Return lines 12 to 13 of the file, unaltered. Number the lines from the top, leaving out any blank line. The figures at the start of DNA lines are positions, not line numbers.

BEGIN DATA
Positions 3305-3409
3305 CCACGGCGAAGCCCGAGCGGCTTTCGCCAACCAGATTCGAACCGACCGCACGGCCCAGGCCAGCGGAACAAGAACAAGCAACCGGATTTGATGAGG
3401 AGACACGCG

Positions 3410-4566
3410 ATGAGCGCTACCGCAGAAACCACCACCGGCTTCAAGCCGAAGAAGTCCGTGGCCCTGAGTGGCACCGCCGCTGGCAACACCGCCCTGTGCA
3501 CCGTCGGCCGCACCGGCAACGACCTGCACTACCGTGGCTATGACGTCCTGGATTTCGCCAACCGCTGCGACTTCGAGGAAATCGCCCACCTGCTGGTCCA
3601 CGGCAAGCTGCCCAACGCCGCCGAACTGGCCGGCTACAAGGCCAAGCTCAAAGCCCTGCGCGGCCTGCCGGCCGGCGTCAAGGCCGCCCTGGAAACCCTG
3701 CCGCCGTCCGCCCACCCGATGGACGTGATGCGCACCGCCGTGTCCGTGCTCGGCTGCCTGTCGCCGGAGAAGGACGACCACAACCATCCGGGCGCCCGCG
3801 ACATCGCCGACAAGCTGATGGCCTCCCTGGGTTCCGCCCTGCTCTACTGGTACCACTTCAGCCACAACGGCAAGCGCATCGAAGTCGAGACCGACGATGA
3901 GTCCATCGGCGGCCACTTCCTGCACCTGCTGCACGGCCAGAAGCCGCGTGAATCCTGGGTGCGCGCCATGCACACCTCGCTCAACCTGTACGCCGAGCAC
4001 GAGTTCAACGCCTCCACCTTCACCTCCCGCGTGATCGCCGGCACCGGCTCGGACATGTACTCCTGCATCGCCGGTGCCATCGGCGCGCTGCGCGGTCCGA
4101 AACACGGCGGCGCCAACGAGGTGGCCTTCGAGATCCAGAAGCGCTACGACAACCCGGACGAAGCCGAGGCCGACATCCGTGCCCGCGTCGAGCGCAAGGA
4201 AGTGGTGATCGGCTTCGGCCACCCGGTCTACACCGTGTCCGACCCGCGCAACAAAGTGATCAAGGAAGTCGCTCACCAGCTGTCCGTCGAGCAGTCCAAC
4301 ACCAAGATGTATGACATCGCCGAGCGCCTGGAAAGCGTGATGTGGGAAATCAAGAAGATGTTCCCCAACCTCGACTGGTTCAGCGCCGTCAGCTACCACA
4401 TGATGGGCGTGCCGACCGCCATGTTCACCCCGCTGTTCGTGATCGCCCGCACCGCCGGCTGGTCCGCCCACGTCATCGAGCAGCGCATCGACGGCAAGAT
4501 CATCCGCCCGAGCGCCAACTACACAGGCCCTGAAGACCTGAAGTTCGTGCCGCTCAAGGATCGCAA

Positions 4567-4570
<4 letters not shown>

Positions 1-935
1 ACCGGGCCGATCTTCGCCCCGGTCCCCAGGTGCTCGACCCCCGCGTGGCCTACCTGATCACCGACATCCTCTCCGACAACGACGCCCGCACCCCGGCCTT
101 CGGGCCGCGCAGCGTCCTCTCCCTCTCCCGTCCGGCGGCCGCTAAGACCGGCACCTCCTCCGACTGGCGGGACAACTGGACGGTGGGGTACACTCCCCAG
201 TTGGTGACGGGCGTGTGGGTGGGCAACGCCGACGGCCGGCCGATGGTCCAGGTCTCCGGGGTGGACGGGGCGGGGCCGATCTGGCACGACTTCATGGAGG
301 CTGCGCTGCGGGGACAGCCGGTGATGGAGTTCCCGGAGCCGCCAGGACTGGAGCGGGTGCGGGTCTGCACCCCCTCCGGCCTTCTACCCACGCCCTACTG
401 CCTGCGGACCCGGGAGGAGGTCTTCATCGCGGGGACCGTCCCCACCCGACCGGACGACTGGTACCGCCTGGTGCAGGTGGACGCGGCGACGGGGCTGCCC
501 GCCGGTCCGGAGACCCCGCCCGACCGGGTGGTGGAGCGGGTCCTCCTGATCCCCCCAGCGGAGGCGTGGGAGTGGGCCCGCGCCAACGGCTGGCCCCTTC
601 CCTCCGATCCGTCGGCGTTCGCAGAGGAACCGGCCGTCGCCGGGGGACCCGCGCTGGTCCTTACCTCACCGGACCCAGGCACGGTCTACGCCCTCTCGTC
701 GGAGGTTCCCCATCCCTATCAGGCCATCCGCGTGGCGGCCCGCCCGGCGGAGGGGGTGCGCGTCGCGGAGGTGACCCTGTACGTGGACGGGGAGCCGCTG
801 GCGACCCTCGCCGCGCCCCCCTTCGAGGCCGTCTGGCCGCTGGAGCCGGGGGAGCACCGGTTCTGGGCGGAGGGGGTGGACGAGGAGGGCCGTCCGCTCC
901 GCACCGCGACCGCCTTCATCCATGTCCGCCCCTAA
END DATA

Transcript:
4101 AACACGGCGGCGCCAACGAGGTGGCCTTCGAGATCCAGAAGCGCTACGACAACCCGGACGAAGCCGAGGCCGACATCCGTGCCCGCGTCGAGCGCAAGGA
4201 AGTGGTGATCGGCTTCGGCCACCCGGTCTACACCGTGTCCGACCCGCGCAACAAAGTGATCAAGGAAGTCGCTCACCAGCTGTCCGTCGAGCAGTCCAAC